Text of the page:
Learning to drive these days must be so easy. Sure, the roads are more congested than ever and, yeah OK, the test itself is considerably tougher. But in modern cars almost everything is power assisted or automated or connected or, you know, reliable, which in turn removes much of the challenge.
To prove as much we’ve come up with seven things that made old cars that much more complex, whether it was in design, engineering or simply wanting to listen to a bit of music. And to boost the nostalgia factor we’ve thrown in some retro pictures. Can’t say fairer than that.
No Power Steering
Not equipping your car with power steering these days is considered a signal of intent that what you are building is light and pure. As recently as the 1990s, however, not having power steering would simply mean you had bought the cheapest model in the range.
Once the wheels were rolling this was not a problem, but trying to shuffle something like an old Rover into a parking space was a different matter as you grappled to overcome all that weight and friction over the front wheels with nothing more than your underworked biceps to help.
Although ultimately an inconvenience there was something undeniably satisfying about manually operating a car’s choke to make the engine run smoothly (or even run at all) first thing on a cold, damp morning. Perhaps that’s because, in those pre-fuel injection days, not only were you the car’s driver but an integral component in its mechanical operation. True, this might have been tricky at first, but over time you’d almost certainly develop a second sense for perfecting the air-fuel ratio required.
Now that we are all fully connected the idea of even a CD multi-changer in a car is considered old hat. Imagine then the thought of rifling through your cassettes, fast forwarding through the songs you couldn’t stand and then, at the end of side one, ejecting the tape, turning it over and starting all over again. The whole palava makes Siri seem quite slick.
Vast improvements in lighting technology and stricter pedestrian safety regulations have made pop-up headlights a thing of the past, consigned to an era when they were regarded as an easy way to improve aerodynamic performance. Unless, that is, you are Italian coachbuilder Ares Design, which recently pulled the covers off its reinterpretation of the DeTomaso Pantera (above) complete with a Lamborghini V10 engine, bespoke bodywork and, yes, pop-ups!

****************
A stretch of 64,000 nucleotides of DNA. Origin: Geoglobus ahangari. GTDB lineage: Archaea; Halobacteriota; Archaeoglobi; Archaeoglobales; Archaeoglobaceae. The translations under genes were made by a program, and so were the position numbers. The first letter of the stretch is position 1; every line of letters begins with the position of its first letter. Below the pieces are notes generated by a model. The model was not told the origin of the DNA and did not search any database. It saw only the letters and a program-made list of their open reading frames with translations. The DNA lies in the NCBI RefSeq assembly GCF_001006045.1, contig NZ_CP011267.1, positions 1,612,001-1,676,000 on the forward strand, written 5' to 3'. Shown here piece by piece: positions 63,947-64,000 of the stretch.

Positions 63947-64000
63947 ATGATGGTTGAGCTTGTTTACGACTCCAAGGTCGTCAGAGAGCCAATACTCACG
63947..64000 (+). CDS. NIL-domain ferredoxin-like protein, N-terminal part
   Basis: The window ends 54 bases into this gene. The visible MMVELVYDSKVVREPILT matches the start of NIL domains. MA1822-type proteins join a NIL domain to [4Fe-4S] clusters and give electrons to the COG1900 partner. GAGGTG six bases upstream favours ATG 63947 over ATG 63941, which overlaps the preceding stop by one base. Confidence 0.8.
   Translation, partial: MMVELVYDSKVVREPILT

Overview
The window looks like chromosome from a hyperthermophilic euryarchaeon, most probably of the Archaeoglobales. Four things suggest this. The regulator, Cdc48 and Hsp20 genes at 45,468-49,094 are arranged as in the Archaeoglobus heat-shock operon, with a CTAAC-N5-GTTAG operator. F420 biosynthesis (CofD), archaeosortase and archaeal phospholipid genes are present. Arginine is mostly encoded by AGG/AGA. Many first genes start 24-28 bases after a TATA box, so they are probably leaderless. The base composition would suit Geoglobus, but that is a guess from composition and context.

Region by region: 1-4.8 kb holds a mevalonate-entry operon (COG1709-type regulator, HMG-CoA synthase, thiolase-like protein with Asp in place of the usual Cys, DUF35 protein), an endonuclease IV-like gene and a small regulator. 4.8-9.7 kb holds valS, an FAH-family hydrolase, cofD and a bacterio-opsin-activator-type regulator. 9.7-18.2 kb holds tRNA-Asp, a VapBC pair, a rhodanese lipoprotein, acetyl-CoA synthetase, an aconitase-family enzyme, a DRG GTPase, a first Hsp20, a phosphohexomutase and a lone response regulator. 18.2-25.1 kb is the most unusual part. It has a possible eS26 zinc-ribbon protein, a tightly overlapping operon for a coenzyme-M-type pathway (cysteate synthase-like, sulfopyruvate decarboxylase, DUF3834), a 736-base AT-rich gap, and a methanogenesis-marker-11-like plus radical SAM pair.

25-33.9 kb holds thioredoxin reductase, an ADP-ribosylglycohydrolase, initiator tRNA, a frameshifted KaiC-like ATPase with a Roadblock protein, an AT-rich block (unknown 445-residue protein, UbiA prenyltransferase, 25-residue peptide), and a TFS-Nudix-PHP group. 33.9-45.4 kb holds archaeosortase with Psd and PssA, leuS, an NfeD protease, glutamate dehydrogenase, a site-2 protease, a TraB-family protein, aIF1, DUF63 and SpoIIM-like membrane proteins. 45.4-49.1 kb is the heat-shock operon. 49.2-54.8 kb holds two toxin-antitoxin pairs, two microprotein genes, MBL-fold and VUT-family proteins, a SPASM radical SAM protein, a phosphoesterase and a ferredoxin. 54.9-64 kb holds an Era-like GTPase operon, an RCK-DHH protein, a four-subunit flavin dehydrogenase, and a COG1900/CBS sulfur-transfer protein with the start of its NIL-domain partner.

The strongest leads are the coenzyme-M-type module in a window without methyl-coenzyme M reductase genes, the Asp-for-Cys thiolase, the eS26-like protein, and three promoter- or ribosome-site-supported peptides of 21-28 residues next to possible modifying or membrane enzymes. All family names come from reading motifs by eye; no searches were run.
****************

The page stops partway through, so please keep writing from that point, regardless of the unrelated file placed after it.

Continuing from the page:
No Brake Servo
Stopping a car without the help of a brake servo is, for anybody used to a modern braking system, a terrifying experience. Gone is the instant and reassuring ‘bite’ that comes with brushing the middle pedal, replaced by a slow and reluctant acceptance that what you might want, if you really push hard enough, is to stop before you reach the stationary car in front. Combine it with a lack of power steering, and it can make driving even something small such as a Mk2 Volkswagen Polo more of a workout than you’d ever believe.
In these air-conditioned days the humble sunroof is becoming something of an endangered species, and where it does exist tends to be powered by electric motors. Not so in the good old days, when all manner of latches, handles, vacuums and spindles would be employed to let some fresh air into the car. In some cases (witness the Citroen AX, above) the roof could not only be tilted open but also removed completely, thereby as good as guaranteeing it’d leak when reinstalled.
Sticking with roofs, let us not forget the open air experience that was the T-Bar. The idea was to combine the best elements of a coupe (security, refinement and so on) with the wind in the hair thrills of a convertible, much like the later targa top but with a bar running across the middle. T-bars tend to be associated with American cars (most obviously the Chevrolet Corvette), but could also be found on more humble models such as the Suzuki X-90, pictured above in its, erm, natural habitat of a dry ski slope. Obviously.
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